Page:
ORLANDO, Fla. (Ivanhoe Newswire) -- According to Ecology, nearly two people die every second. That means over a hundred people die every minute. And death is not the only thing that causes overwhelming grief. Learn ways to deal with that pain.
Losing your job, losing a pet or a loved one, the loss of something dear to you always causes grief. And it is not an easy journey.
“What felt so disjointed and so much more confusing than it should have been was I didn’t know where to go next,” said Noelle Moore, The Finley Project.
“I just wanted to be the best person, and I knew that grief was weighing me down,” shared Karen Millsap, Entrepreneur, speaker and author.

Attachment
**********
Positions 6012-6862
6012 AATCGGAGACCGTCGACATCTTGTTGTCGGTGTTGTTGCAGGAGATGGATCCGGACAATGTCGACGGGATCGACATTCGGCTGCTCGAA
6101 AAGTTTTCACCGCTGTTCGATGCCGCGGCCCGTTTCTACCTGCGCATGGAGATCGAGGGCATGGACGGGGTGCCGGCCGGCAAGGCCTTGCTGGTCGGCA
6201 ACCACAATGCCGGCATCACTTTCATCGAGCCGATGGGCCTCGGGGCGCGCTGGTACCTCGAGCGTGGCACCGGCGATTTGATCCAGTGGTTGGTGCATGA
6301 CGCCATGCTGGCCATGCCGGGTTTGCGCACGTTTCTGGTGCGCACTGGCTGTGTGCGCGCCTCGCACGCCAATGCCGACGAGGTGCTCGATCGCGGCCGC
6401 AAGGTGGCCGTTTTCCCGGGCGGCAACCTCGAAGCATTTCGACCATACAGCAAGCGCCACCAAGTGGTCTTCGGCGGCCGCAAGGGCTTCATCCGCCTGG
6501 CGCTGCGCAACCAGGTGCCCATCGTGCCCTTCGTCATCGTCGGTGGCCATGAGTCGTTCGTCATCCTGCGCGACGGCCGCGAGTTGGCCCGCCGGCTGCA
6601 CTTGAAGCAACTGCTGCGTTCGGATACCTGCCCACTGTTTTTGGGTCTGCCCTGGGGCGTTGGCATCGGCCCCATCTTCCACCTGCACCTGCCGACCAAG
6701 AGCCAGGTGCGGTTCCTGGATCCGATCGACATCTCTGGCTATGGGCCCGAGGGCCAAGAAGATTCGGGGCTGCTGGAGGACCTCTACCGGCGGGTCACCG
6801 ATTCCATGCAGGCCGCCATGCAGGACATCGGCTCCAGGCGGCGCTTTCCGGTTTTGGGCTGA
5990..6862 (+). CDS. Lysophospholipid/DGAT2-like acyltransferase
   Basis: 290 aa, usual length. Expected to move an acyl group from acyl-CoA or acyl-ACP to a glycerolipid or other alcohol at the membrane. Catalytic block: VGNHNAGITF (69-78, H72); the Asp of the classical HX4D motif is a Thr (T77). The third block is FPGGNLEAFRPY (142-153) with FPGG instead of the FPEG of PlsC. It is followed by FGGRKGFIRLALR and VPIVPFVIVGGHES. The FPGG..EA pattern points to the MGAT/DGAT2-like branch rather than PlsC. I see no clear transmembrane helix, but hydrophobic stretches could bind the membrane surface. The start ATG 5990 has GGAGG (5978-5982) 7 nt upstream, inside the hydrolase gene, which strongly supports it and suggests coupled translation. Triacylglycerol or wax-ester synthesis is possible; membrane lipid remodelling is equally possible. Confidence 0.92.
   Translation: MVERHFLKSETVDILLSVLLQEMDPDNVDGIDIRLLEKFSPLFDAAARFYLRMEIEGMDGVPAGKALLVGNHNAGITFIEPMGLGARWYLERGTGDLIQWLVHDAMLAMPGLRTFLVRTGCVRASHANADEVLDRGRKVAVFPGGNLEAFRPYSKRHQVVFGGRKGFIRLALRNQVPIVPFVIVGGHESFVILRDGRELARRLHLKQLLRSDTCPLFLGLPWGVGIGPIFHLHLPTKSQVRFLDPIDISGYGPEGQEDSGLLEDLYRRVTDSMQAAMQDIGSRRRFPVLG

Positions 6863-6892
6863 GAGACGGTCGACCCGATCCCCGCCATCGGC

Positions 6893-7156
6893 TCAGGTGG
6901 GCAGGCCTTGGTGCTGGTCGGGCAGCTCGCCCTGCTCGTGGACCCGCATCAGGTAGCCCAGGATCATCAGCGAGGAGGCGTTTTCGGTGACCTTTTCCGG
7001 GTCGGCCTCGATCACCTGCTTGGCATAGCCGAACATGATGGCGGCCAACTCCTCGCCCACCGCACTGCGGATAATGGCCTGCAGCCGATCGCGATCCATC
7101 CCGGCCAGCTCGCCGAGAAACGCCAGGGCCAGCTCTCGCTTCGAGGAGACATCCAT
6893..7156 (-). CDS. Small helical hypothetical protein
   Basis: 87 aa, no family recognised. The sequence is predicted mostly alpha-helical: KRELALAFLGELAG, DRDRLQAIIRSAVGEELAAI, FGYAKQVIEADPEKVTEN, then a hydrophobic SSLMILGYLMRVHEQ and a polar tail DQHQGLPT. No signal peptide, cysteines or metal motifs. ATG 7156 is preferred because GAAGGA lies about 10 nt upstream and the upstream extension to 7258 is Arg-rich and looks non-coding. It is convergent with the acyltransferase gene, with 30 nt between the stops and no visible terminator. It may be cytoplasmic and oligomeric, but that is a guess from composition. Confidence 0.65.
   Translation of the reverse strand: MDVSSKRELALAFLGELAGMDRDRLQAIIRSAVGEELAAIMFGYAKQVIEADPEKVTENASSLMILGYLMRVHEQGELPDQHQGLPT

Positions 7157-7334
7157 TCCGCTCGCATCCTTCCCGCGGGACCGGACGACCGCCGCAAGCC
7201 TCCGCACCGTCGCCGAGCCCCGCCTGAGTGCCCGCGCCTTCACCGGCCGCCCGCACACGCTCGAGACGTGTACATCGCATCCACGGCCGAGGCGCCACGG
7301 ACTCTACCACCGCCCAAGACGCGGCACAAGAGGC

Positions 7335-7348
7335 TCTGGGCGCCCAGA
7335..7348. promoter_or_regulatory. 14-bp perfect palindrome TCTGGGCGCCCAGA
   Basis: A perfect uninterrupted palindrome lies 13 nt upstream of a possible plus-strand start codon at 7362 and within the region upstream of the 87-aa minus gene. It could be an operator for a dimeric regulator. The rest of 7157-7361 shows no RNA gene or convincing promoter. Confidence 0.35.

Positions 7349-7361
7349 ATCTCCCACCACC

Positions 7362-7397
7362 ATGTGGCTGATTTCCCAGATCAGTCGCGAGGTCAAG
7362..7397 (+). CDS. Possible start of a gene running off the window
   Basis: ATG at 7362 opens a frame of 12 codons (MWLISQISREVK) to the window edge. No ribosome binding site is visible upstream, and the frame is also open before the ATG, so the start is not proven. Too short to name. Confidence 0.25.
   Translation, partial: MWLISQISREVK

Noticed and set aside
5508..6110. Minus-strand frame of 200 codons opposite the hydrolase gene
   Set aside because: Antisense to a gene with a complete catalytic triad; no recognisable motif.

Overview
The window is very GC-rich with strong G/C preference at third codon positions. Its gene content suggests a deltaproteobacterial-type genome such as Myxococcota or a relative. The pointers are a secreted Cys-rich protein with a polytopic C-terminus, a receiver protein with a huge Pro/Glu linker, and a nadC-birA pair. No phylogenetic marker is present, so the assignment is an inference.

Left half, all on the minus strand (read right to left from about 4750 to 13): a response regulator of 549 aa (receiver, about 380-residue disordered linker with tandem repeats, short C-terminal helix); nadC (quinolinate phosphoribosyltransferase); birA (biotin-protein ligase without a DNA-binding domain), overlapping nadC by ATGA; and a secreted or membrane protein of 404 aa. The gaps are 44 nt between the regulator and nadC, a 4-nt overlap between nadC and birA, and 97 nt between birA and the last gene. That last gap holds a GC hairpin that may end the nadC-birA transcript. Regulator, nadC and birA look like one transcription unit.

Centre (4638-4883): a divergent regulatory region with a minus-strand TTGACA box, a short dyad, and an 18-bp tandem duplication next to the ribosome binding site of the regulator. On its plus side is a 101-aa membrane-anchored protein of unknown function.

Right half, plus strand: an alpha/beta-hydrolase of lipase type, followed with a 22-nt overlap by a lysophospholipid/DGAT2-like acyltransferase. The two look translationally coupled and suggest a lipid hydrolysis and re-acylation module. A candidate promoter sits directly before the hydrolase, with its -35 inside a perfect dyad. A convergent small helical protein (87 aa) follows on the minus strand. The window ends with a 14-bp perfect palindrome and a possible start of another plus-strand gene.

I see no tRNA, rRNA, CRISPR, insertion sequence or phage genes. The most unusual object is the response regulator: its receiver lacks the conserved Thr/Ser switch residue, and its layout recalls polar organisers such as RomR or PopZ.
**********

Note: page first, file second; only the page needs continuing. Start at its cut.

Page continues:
“Sometimes I think I’ve got a hole in my heart that’s never gonna get better,” stated Lesley Bartlett.
After the death of a loved one, there is no real timeline when people could feel better. In fact, the process could take up to four years or more. To help get you through that period, you can join a support group, talk to a therapist, and of course, talk to friends. There are five stages of grief: denial, anger, bargaining, depression, and acceptance. But grief expert David Kessler has adopted a sixth stage: meaning.
“One day it was, you know, Noelle’s kids, I'm looking at these little boys that were suffering and not understanding. And I said, you know what, we're going to help these kids,” Keli Clark told Ivanhoe.
Kessler says that finding meaning can transform your grief into a more hopeful and peaceful experience. Giving grief a purpose.
Prolonged grief can lead to clinical depression, which affects 15 million Americans. For more on the sixth stage of grief, look to Kessler’s book, Finding Meaning: The Sixth Stage of Grief, which can be found on amazon.
Contributors to this news report include: Keon Broadnax, Field Producer; and Roque Correa, Editor.